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Last Updated: Thursday, 1 April, 2004, 10:24 GMT 11:24 UK
S Africans fight for Aids drugs
By Justin Pearce
BBC News Online, South Africa

Cynthia Nkuna feels she has been given another lease of life.

Cynthia Nkuna
Nkuna's husband does not believe she is infected with the virus
Mrs Nkuna, 38, is HIV positive, and last year started receiving the anti-retroviral (ARV) drugs that suppress the effects of the virus.

She lives with her husband and six children in Orange Farm, a poor community of shacks and self-built houses, south of Johannesburg.

Mrs Nkuna obtains the ARVs from an organisation called the Treatment Action Campaign (TAC).


Up to now, these drugs have not been supplied at government health clinics in this province.

She said she was diagnosed with HIV after developing skin rashes and tuberculosis.

Those who are sick can be strong
Matsidiso Madondo
"The clinic just gave me a cream for the rash, and advised me to eat healthy foods," Mrs Nkuna says.

"I did not know about ARV. I was worried, knowing my youngest children were so young - I felt I would leave them and die, and who would look after them then?" she said.

Mrs Nkuna says her husband still refuses to accept that she is infected with HIV.

Denial and misinformation continue to hamper the fight against the virus.

'Ancestors curse'

Just around the corner, Matsidiso Madondo, 30, proudly wears a T-shirt that declares "HIV positive".

Women at a government clinic
The government says ARV drugs will now be supplied to state hospitals
Ms Madondo says she is strong and well after starting the course of ARV treatment.

She has a home business selling beer and supports her two children and other relatives.

But her younger sister, she says, is also HIV positive and refuses to face reality.

"She is very sick, but she believes the ancestors have brought this on her. The sangoma (traditional healer) told her this, and said she must keep a chicken in the house to cure it," says Ms Madondo.

Tough choices

At least five million South Africans - one in eight people - are estimated to be infected with HIV.

Cynthia Nkuna and Matsidiso Madondo are, in a sense, the lucky ones.

Limited funds mean that TAC, can at present supply drugs to only 10 people in the whole of Gauteng province, which includes the cities of Johannesburg and Pretoria.

Dudu Dlamini, who co-ordinates TAC's treatment programme for the province, says it is "depressing" having to decide who qualifies for treatment.

Ms Dlamini looks forward to the day when people with HIV can get ARV drugs through the state health care system.

Infected mothers

For several years, TAC has been putting pressure on the government to make ARVs available.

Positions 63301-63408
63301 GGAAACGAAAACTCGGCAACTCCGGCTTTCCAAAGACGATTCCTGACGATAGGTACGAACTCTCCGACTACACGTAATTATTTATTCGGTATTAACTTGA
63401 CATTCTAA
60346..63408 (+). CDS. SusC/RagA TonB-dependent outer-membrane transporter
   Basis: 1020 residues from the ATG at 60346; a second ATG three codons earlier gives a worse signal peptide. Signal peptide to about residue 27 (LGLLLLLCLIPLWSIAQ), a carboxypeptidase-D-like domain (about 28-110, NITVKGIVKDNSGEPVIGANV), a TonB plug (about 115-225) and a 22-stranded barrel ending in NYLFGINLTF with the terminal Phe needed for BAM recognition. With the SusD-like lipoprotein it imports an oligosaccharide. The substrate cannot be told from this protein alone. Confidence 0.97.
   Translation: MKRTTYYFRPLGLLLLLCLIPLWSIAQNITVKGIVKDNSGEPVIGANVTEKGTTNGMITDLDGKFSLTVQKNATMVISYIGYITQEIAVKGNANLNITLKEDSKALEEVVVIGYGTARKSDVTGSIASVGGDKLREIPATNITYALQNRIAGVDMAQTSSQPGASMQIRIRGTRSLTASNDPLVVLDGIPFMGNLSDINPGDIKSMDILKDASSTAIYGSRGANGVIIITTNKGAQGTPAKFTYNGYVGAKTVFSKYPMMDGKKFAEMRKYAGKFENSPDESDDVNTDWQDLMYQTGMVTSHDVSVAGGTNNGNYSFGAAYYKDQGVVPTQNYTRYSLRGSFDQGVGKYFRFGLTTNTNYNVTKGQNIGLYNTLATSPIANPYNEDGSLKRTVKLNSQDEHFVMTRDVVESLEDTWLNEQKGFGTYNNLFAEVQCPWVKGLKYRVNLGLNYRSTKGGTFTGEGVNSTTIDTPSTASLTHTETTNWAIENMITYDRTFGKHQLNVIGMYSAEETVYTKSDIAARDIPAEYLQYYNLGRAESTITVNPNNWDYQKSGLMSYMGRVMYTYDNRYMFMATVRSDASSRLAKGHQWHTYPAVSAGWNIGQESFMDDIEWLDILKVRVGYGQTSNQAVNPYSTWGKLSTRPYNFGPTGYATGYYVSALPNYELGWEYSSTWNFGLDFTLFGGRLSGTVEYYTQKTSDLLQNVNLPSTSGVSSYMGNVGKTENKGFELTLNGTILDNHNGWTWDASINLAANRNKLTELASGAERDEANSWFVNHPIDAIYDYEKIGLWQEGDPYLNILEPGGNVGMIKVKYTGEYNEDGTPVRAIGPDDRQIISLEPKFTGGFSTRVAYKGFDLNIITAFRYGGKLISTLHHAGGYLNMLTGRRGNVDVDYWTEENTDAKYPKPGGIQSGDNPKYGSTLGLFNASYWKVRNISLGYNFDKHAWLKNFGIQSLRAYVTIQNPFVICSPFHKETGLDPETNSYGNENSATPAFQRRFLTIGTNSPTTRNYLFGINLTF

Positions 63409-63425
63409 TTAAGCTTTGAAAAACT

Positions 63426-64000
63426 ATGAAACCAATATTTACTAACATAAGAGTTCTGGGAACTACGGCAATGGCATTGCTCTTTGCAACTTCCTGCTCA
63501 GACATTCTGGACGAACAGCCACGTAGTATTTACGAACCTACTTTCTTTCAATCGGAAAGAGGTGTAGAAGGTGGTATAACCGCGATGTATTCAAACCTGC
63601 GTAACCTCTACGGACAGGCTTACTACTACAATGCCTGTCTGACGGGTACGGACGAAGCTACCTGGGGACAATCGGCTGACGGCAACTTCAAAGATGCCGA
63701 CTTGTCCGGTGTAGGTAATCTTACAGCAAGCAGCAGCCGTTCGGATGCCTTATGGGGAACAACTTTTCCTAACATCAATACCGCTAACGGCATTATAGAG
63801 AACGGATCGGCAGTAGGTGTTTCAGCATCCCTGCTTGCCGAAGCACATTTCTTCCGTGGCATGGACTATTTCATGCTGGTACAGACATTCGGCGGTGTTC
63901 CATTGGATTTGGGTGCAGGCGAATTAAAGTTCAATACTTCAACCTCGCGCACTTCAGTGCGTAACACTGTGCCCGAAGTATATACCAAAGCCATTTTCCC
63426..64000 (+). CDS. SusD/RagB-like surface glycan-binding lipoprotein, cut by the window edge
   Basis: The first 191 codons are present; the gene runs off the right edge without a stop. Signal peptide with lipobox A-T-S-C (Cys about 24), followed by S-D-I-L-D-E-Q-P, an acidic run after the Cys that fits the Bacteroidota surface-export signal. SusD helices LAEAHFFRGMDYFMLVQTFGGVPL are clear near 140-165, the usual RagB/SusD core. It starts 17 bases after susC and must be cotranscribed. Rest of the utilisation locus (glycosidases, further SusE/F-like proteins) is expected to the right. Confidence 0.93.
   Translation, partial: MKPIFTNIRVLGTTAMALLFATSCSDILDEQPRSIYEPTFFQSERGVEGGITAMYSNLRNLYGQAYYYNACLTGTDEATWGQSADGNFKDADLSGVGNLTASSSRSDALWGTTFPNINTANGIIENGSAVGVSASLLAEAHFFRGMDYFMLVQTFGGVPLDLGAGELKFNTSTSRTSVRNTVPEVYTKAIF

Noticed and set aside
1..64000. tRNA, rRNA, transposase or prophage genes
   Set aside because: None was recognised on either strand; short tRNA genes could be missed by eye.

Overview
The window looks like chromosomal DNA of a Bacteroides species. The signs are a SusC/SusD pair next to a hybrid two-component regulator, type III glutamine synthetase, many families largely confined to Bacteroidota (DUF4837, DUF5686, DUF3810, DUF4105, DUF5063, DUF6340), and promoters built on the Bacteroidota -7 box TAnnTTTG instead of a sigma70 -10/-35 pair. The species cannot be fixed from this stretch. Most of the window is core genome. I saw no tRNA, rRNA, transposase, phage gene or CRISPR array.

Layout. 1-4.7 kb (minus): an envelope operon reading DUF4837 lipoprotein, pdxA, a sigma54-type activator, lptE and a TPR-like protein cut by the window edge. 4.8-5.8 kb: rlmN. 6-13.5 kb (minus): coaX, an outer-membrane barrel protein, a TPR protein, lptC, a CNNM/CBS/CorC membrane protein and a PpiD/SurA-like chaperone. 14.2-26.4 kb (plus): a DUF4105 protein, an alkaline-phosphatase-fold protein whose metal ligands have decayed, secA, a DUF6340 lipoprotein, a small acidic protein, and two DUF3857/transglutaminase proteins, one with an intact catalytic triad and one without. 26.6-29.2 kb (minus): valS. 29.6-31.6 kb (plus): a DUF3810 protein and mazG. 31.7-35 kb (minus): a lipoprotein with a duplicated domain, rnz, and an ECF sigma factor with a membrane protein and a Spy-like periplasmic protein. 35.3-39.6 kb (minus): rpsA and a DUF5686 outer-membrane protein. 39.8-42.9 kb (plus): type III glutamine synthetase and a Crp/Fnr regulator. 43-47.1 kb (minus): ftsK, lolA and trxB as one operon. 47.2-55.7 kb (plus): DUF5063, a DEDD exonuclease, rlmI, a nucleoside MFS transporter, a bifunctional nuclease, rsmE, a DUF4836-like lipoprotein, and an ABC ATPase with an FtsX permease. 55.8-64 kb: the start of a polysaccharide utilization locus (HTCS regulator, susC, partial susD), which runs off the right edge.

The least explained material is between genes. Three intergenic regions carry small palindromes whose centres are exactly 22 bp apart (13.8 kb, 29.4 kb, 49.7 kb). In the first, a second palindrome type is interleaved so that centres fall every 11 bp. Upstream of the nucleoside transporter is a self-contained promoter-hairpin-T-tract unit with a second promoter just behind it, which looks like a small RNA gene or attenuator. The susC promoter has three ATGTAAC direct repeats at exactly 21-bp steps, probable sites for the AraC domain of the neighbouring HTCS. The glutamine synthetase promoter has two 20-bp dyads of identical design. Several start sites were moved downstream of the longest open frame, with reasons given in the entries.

Ms Dlamini, who is herself taking ARV drugs, became involved in TAC after her own child died of HIV-related illness.

We will be watching very carefully, and if [the health minister] doesn't follow through on this commitment, we will reassess our position
Jonathan Berger, Aids Law Project

"I didn't want anyone else to suffer the way I did," she says.

TAC at the time was bringing a court case against the government, demanding that clinics supply the drug Nevarapine to pregnant mothers, to prevent their babies from becoming infected.

Her face lights up as Ms Dlamini remembers: "To see women giving birth to HIV-negative babies..."

Government retreat

Following a further court case last year, and after two provincial governments rebelled against national policy and started distributing ARVs, the national government started to reconsider its position on the drugs.

Last week, Health Minister Manto Tshabalala-Msimang announced that her department would give the option of ARV treatment to people whose CD4 count (a measure of the spread of the virus in the body) had dropped below 200.

Matsidiso Madondo and her children
Matsidiso is able to run a business after getting Aids drugs
Activists are relieved, but wary.

"The minister has agreed to implement what we wanted, and the government will be procuring drugs in the interim," said Jonathan Berger of the Aids Law Project - a group which was considering further legal action against the government, but put its plans on hold when the minister announced the policy change.

"We will be watching very carefully, and if she doesn't follow through on this commitment, we will reassess our position," said Mr Berger.

Clinics in Gauteng are due to start distributing ARVs in early April, but this will be more complicated than simply handing out bottles of pills.

Drugs have to be taken at specific times each day, and even a slight irregularity can cause a serious setback in a patient's condition.

Ms Dlamini says TAC intends to work with the provincial government, using the experience it has built up through working with carriers of HIV, and monitoring treatment.

Back in Orange Farm, Matsidiso Madondo looks forward to the day when all carriers of HIV can be as active as she is.

"The government should give ARVs to everyone. Those who are sick can be strong," says Ms Matsidiso.

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